Still, I did feel a bit better and I decided to walk down to the harbour to find the front of a gallery I’d seen the back of in the lane I had just been in.



St Ives Parish Church

I turned to walk past the church we’d passed many times before on our way to the harbour, but it was as if something else took control of my body in that moment. In the same flash that I became aware of the small “Church Open” A-board out front (that seemed lit up with an inner light in classic Hollywood style), my body had been spun from the direction it had been going in and turned towards the church.  I found my hands pressing against the cold metal of the bar on the glass doors and the rest of me being propelled into the quiet musty interior of the church.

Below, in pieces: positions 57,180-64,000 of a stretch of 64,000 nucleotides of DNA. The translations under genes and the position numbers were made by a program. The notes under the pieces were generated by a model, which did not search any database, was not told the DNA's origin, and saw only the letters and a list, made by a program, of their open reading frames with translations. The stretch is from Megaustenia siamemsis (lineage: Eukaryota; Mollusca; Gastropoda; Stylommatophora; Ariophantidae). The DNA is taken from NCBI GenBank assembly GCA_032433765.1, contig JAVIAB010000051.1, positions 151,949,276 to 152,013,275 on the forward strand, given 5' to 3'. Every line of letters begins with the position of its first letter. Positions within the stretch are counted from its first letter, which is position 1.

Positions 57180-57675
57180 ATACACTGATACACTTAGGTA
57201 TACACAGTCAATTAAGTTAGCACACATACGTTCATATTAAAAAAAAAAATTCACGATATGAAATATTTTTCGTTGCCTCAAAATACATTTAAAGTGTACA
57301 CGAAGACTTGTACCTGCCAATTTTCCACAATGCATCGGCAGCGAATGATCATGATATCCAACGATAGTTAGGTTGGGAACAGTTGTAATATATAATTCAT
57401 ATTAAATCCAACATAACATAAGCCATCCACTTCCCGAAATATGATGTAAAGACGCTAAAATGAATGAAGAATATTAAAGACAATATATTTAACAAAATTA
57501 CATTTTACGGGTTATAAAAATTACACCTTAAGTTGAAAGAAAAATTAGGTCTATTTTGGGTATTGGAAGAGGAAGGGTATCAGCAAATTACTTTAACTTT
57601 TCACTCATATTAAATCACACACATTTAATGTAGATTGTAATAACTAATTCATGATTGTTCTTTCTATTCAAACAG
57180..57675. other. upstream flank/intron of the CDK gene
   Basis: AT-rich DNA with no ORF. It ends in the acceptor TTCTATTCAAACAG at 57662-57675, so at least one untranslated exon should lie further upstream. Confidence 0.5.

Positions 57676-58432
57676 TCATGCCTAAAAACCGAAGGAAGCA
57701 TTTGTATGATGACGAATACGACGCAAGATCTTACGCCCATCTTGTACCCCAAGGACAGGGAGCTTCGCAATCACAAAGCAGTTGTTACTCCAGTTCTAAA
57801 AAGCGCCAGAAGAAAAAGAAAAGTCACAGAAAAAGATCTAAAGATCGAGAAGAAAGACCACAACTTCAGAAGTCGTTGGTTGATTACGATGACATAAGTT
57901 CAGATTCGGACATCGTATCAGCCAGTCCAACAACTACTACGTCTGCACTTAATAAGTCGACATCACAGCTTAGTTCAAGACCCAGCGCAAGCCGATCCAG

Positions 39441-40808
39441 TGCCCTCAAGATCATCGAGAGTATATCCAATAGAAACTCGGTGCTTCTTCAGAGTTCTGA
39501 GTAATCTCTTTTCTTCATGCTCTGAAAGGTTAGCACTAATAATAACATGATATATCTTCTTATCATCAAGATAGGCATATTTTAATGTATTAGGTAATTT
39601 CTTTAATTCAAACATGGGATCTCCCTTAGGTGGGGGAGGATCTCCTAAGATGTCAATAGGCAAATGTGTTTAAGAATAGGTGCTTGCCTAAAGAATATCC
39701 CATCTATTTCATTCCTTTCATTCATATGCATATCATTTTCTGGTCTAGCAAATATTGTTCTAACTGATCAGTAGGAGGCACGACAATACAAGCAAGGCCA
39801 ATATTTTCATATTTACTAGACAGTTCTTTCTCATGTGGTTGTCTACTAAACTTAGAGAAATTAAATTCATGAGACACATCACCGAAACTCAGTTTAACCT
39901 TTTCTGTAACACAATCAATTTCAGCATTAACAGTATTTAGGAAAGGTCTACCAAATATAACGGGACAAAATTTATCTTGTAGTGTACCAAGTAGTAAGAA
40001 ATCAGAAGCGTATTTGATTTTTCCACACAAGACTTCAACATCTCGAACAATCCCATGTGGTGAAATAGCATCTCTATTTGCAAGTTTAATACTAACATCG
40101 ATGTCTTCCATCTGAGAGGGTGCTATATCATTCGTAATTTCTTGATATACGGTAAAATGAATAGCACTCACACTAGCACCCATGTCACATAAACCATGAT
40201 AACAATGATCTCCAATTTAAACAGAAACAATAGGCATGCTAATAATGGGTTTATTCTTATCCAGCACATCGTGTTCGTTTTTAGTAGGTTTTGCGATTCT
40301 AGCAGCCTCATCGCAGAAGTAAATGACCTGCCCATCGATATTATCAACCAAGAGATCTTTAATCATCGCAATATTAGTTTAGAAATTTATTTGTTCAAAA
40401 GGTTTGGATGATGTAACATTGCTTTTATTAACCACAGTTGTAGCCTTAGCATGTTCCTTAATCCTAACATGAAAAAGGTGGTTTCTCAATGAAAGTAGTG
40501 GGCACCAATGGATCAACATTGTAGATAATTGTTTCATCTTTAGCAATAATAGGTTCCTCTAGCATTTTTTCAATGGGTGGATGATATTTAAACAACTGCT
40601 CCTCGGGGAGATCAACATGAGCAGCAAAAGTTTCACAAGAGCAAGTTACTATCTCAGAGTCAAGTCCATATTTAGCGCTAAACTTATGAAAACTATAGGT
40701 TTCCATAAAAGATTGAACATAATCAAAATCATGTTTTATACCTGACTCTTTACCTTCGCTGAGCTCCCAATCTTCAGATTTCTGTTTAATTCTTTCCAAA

For an irreligious person, brought up in synagogues, I do seem to be visiting a lot of churches this year!


The church was empty inside, except for a man reading a newspaper at the entrance. It was small and very beautiful and old-feeling inside, and it seemed dark with dark wood and red fabric though the stone pillars lightened it. I walked past the signs about taking photos and felt into where I was being pulled forward to and took my seat in the front pew, dropping my bag and my coat as I did.




All of a sudden, I was aware of the sensation I know to be my guides/angels/lovely non-physical beings embracing me .. the tingle along the back of my right arm, the warm feeling of arms or wings holding my back, the presence behind me to my right.


And unexpectedly, the floodgates opened and opened and opened. Tears flooded down my cheeks. Sobs rose up. I tried swallowing them down, shy about their sound in this open space, but they needed release .. and so I let them.